Distributed Locking With NodeJs and Mongo

Kevin Grüneberg
2 min readAug 28, 2022


In a distributed environment with multiple instances of a service running at once, you may want to run a task (i.e. a scheduled job) and ensure that task is only run by a single instance and not by all of your instances, otherwise it might break your process. One possible solution for that is distributed locking to ensure that the process does not run multiple times in parallel.

With distributed locking, before the actual process starts, the service tries to acquire a lock, if there already is an existing lock, the process will exit, if not, a lock is acquired. An easy way to do this, is by leveraging a database that ensures that an entry cannot be written twice at the same time — this way, we can safely acquire a lock and any conflict is recognized.

I’d like to show you a simple distributed lock using NodeJS and Mongo — here’s a breakdown of the two possible scenarios:

Successfully acquiring a lock
Unsuccessfully acquiring a lock (already locked)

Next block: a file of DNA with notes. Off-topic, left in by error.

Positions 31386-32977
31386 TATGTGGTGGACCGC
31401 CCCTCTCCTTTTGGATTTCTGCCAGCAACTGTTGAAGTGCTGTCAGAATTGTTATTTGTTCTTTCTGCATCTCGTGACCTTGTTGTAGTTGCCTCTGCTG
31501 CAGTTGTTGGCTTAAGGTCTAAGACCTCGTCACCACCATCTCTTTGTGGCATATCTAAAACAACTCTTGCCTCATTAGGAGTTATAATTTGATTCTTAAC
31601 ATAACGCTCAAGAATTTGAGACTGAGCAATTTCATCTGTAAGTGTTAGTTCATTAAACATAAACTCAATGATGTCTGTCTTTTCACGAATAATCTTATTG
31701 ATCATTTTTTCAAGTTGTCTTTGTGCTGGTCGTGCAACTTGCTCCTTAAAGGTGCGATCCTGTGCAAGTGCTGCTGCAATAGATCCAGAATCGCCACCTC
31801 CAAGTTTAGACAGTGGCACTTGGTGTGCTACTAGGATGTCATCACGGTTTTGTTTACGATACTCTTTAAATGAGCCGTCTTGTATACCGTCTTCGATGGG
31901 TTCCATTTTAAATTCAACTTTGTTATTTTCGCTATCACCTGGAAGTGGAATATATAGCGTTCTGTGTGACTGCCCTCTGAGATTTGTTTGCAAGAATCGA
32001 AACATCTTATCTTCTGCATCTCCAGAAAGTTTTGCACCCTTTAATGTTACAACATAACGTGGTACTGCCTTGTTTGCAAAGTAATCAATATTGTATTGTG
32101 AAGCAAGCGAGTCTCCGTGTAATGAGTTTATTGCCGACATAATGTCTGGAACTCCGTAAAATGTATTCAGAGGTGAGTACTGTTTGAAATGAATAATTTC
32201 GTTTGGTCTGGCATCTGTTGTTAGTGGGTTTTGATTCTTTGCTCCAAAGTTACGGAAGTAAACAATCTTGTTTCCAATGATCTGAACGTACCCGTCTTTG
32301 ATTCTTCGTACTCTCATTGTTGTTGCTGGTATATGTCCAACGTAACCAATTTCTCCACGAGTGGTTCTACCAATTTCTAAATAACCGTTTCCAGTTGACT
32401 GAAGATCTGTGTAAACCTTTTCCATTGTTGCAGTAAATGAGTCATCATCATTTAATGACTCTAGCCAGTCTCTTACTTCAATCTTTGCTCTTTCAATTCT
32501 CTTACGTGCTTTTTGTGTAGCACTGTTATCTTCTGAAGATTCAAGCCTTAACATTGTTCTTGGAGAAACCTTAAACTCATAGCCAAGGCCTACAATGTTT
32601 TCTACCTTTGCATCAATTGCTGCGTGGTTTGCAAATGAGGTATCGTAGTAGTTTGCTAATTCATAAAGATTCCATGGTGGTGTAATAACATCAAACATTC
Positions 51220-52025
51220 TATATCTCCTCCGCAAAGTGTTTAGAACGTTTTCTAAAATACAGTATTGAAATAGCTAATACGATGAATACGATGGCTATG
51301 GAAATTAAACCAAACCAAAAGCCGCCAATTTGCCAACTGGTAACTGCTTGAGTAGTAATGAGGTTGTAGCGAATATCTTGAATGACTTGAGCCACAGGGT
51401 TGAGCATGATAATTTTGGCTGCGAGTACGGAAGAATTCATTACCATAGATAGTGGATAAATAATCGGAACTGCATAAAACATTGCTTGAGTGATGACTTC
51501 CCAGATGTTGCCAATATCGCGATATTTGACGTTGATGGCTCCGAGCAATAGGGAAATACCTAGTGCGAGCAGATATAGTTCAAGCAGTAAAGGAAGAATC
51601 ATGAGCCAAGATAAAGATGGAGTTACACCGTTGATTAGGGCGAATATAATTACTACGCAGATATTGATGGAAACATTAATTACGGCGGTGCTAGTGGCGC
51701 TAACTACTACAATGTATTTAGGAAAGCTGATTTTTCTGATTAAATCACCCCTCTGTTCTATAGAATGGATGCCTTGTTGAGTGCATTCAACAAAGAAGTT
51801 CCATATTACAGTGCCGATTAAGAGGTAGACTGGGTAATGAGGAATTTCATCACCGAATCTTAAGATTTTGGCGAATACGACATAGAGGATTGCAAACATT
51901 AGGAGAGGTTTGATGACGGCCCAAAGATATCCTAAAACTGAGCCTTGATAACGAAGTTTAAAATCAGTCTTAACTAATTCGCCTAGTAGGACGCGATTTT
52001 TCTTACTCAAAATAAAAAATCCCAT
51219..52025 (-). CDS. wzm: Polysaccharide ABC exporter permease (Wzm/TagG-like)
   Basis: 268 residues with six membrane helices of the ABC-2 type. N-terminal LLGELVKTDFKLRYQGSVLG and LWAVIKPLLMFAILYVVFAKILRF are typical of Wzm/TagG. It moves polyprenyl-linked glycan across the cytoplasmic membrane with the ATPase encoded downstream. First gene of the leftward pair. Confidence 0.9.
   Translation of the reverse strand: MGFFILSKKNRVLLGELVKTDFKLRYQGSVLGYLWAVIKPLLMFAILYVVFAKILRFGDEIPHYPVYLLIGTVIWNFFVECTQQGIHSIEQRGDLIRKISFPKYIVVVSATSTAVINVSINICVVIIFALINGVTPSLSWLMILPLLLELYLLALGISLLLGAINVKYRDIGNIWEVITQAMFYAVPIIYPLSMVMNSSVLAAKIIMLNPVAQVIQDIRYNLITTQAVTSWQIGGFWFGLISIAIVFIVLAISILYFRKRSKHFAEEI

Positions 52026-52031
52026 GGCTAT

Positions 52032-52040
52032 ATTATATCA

Here’s a very simple example of acquiring a lock with NodeJs and Mongo:

When we want to run something once and ensure it does not run in parallel in a distributed environment, we can now call acquireAndExecute('lockName', () => { // code }) .

Now, there are a few considerations:

  • If your code throws an exception, the lock should still be released, otherwise it stays there and will never run again, as acquiring the lock will fail
  • You should automatically release your lock after some time, to ensure a very long running process or your process timing out does not block any future runs

The first consideration can easily be solved with a try-catch. For the second considerations, we can leverage a feature that MongoDB provides: Expiring indices. With an expiring index, MongoDB will automatically remove the entry. So let’s improve our distributed locking service:

Here’s a sample usage of your distributed locking service

Now you have a distributed lock with automatic expiry and safe error-handling using NodeJS and Mongo. Have you implemented distributed locking before? How do you usually solve it?